By Rodney Macann
The past month or two have been times for me of immense privilege. I’d like to take you on a journey as I track significant events where, by virtue of my role as a Baptist leader, or in one case a husband and father, I’ve been drawn into the lives of others.
This period began with one of the most gut-wrenching weeks of the past four years. First I heard the news of Timothy Lee’s mountain biking accident and later the same day I heard that Mark Lau Young had been diagnosed with stomach cancer. Both Tim and Mark are pastors who I’ve been in relationship with over recent years, both men are in their 40s and they are both pure gold.
Tim was hurled into a tree and suffered multiple spinal fractures. There was doubt he would survive the first 24 hours and the diagnosis was that he would be tetraplegic.
With Mark, the jury was out in terms of the seriousness of his situation except for the fact that stomach cancer is very serious and he would undergo chemotherapy with the hope of an early diagnosis.
This amazing family that we are part of then got into gear! Mark told me how great his church and colleagues were. He is loved and respected by his pastor colleagues in the Wellington region and in the wider network of the Hosanna churches. In our own Wellington pastors clusters I’ve frequently heard him described as an awesome guy – one of the ultimate Kiwi bloke accolades. Prayer hit the road and continues!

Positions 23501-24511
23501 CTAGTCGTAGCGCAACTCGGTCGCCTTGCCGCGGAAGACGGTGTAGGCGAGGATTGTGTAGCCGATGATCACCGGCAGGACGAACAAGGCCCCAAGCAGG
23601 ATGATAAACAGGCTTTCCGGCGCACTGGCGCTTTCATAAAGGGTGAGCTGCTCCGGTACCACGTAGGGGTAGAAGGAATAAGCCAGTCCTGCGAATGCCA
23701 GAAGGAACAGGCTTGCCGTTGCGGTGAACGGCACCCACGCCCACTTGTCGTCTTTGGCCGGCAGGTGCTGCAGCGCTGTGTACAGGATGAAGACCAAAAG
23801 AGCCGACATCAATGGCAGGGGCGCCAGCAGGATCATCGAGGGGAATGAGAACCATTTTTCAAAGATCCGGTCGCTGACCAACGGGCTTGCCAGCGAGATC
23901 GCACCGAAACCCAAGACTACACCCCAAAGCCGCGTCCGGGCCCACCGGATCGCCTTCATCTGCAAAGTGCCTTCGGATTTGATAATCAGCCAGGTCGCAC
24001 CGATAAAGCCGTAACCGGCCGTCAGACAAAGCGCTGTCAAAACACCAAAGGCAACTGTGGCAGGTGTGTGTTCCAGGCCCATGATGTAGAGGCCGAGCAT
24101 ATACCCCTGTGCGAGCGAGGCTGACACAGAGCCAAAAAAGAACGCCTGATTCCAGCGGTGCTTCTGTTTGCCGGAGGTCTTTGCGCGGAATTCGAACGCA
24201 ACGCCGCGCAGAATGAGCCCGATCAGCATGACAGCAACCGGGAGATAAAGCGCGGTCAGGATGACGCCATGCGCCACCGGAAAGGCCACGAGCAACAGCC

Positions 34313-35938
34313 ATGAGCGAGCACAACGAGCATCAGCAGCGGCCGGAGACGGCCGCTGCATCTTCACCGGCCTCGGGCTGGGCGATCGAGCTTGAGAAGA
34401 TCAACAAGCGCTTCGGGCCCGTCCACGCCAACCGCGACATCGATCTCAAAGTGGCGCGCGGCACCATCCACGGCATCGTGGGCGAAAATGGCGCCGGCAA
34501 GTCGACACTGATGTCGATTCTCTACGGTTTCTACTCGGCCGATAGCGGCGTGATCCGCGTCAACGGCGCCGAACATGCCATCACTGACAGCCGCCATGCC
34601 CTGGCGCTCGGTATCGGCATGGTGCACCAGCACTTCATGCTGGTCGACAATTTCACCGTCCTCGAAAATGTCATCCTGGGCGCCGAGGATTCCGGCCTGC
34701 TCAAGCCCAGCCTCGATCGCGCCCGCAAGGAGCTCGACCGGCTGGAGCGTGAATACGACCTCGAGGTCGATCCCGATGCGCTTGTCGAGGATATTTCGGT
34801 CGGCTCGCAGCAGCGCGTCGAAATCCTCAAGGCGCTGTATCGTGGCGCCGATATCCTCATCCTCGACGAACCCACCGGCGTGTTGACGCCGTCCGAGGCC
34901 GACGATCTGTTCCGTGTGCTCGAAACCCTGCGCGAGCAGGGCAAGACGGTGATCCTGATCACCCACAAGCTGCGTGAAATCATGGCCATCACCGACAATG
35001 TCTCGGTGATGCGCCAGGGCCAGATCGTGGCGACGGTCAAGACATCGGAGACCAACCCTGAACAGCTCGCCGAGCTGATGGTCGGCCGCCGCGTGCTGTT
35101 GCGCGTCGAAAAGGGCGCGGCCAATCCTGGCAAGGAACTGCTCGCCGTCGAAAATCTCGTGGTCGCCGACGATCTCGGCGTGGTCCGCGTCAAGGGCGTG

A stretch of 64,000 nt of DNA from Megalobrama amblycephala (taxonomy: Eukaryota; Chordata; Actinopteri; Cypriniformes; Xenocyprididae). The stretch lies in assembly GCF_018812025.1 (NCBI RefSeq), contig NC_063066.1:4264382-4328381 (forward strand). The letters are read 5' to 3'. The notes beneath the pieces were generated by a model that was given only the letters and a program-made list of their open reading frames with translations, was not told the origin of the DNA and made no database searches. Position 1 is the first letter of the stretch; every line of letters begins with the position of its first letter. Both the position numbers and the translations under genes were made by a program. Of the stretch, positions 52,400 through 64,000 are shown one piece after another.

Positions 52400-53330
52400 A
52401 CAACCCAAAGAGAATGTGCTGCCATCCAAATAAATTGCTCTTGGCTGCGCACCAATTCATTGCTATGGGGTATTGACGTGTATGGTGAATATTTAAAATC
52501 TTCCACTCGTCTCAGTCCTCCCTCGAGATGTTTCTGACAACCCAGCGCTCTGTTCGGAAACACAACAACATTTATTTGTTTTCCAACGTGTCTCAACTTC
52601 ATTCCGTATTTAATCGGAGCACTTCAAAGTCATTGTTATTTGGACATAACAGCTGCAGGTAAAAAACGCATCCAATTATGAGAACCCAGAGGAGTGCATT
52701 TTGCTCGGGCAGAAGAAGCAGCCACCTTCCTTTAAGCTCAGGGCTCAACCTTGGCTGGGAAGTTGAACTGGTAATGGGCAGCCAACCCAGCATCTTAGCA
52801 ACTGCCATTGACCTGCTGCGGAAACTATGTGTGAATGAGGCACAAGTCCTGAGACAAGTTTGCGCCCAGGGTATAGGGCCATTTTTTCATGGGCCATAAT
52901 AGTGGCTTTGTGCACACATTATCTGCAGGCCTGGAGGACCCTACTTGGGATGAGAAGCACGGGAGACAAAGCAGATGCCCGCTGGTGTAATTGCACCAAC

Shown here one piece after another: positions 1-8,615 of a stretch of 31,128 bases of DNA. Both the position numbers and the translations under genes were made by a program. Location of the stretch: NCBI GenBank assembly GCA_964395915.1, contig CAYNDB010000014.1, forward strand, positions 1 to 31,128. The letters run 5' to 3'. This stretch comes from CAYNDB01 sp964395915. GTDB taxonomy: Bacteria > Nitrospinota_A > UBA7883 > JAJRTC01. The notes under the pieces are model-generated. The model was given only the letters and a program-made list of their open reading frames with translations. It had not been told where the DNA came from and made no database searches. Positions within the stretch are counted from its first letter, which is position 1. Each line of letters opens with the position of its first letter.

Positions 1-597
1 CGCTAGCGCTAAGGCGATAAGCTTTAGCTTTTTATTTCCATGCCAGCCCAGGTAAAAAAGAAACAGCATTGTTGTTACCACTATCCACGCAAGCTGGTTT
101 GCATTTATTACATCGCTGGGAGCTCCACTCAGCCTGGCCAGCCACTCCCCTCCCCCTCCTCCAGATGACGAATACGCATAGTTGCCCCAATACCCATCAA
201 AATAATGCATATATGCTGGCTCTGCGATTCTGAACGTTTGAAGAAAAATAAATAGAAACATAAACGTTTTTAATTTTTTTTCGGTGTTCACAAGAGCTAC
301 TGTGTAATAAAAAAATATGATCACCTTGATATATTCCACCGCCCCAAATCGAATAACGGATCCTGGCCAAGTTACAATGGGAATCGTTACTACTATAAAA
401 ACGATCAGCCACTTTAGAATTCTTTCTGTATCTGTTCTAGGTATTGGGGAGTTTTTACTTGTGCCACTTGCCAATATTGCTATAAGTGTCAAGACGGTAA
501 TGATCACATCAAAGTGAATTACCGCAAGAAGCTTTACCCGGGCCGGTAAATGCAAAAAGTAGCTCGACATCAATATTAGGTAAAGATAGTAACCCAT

With Tim the response was also fantastic. Assurances of prayer support and offers of practical help were coming in from all over New Zealand and from as far away as Europe. I had the immense privilege of telling him about this. His smile muscles were working pretty well as we shared together.
A totally different experience was travelling to the Baptist World Alliance Congress meetings in Hawaii. This is an event that takes place every five years and it’s high on inspiration and encouragement. I was involved with the music so witnessed some of the backstage organisation and co-ordination (occasionally lack of it).
One of the disappointments was that over 1000 people had been refused visas to enter the United States. This is the post-September 11 world that we live in. However there were still several thousand people representing more than 100 different countries. Again there was this great sense of family.
Two thousand years after the event, gathered from all over the world, some wearing national costumes (although I didn’t see too many shorts and jandals), here we were celebrating as the family of the risen Lord Jesus, part of still the fastest growing movement in human history. The times when we gathered to share in worship were rich in variety, gift, enthusiasm, opportunity for participation and great preaching.
I want to comment on the preaching. Preaching is alive and well. The preaching that connected strongly with me was where I experienced true “heart communication.” We had some great examples of that – David Coffey on the opening night was inspirational. Nobody was light on content but what thrilled me personally was when people preached from the heart.
We had two great examples of that late in the conference. Earlier one of our brothers preached a very solid message on the importance of preaching – proclamation. We then had two outstanding messages where the word was well and truly proclaimed.